Born to Run (2016)

BOOK ONE

GROWIN’ UP

TWENTY-EIGHT

THE SATELLITE LOUNGE

Telling Vini it was over was rough. I think Mike Appel did it. The weekend Vini was let go we were booked at the Satellite Lounge in Fort Dix. It was a cool club catering to locals and the South Jersey military personnel stationed at the fort. I’d seen Sam and Dave put on some great shows there. It was owned and operated by one of our “friends.” We played a few clubs owned by the local boys and always had a great time. The problem was right now, we had no drummer and we would have to cancel. I told Mike and he called me back immediately and simply said, “We have to play.” There was a problem with the owner at the Satellite Lounge, so Mike had called some of our other “friends” at Uncle Al’s Erlton Lounge, a place we always did great and were treated like kings, to intercede on our behalf. That made matters much worse. Mike then gave me the short version of his conversation with the Satellite’s owner: “If you don’t play, we have your address and will break important digits. If you do play, we will love you.” I thought, “Who doesn’t want to be loved?” It was an offer I couldn’t refuse. So this is the story of how Ernest “Boom” Carter, a drummer I’d barely heard of and only briefly met, ended up playing in the band that weekend, and on the most significant recording the E Street Band ever made and only that recording. Boom was Davey’s childhood friend. On Davey’s call he came to Tinker’s factory; rehearsed the entire night ’til dawn, learning our full live set; drove to Fort Dix, where it was not uncustomary to begin a set at one or two a.m.; and played a great gig. Boom Carter, welcome to the E Street Band.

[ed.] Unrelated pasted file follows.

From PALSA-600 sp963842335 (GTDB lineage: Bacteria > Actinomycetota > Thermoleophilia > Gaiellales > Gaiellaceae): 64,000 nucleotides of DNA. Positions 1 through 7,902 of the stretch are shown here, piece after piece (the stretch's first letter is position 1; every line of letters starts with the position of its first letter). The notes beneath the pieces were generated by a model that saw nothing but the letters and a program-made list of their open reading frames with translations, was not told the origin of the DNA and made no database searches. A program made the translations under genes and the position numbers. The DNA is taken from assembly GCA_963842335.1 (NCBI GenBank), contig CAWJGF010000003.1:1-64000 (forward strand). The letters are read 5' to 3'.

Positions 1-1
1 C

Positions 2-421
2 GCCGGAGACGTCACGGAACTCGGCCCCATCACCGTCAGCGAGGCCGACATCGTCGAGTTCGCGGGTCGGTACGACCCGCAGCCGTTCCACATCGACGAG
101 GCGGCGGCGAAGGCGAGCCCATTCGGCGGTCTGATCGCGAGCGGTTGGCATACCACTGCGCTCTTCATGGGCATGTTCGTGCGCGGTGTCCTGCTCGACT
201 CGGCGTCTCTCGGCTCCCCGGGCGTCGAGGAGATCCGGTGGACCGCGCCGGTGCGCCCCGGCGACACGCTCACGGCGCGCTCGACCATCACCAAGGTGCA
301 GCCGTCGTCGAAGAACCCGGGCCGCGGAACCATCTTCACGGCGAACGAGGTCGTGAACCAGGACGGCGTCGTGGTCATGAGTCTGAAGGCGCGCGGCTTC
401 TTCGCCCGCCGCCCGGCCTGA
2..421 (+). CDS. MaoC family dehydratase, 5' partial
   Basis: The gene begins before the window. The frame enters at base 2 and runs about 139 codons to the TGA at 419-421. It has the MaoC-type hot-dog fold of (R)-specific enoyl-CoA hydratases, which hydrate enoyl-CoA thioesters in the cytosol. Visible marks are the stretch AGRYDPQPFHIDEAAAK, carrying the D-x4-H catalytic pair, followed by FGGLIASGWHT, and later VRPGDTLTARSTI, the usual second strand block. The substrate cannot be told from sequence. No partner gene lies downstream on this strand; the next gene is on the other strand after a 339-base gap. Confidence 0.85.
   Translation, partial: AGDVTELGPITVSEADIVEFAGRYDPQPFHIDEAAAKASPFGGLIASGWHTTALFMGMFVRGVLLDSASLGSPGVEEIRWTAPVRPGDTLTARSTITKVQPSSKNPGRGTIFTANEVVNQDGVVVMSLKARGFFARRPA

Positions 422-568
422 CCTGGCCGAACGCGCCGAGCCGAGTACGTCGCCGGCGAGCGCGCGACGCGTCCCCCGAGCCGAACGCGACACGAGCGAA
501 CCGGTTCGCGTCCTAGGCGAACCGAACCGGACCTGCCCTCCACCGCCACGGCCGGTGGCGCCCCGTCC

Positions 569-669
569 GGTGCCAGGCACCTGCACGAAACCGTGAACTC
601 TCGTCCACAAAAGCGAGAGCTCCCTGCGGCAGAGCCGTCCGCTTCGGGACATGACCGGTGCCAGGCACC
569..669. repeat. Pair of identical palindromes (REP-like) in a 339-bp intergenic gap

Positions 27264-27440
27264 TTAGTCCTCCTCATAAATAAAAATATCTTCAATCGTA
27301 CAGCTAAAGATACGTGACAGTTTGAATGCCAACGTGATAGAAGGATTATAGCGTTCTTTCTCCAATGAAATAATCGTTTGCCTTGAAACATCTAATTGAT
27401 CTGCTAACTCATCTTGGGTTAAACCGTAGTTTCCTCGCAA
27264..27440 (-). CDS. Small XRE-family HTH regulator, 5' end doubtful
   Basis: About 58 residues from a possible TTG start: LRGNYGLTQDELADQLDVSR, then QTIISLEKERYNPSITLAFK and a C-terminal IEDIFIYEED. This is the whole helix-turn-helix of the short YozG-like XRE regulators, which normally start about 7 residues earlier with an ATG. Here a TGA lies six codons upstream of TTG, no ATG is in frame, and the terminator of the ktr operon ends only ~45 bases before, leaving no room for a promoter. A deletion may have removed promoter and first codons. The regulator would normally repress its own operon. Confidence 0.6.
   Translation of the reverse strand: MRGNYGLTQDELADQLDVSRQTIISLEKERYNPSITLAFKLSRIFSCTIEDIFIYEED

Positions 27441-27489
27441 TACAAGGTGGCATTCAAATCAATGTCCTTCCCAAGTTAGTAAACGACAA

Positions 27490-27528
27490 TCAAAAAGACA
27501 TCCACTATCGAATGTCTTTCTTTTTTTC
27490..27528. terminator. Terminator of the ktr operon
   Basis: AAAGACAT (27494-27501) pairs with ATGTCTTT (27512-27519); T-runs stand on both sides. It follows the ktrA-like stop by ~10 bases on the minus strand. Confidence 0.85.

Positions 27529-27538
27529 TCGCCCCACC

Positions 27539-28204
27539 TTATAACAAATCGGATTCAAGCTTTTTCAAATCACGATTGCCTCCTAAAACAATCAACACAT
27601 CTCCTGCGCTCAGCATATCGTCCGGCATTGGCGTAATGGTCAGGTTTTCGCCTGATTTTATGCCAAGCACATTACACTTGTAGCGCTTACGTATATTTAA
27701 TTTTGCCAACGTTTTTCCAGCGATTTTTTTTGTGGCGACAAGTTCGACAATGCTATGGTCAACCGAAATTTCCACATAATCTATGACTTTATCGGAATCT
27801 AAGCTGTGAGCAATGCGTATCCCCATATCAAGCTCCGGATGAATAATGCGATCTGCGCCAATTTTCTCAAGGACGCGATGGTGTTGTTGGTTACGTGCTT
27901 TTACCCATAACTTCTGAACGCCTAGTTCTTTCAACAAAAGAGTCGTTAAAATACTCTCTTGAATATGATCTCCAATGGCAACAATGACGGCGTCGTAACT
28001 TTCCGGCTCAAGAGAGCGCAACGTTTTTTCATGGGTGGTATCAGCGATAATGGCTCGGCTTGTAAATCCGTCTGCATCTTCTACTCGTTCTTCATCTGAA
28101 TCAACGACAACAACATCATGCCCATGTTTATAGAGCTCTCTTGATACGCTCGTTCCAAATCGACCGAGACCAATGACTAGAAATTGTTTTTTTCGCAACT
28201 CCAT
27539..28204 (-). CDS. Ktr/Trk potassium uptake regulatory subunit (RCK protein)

The Satellite’s impresario was as good as his word. We were loved! This was during the gas crisis, and on tour we’d spent hours rocking in the draft of eighteen-wheelers whizzing by inches from our Econoline van with our tank empty by the side of the road, gasless. We’d resorted to the illegality of the siphoning tube on a few occasions but tonight, as we packed up our gear, our beneficent “friend” escorted us into the parking lot and stood smiling at our side as the police pulled up, fueled our tanks to the brim and wished us well.

Boom turned out to be a great addition. He was a jazzier drummer than I might have initially chosen but once he integrated himself into the band he brought a swing with his rock that was really beautiful. The band was now three black guys and three white guys, and the mixture of musical influences was magic. Davey of course covered all the bases from rock to soul, but he had a deeply rooted jazz and gospel element in his playing that put him out in front of most rock keyboardists. With a mixture now of folk, rock, jazz and soul, we had everything we needed to go wherever we wanted. Career-wise, however, things were still very bleak.

The Future Is Written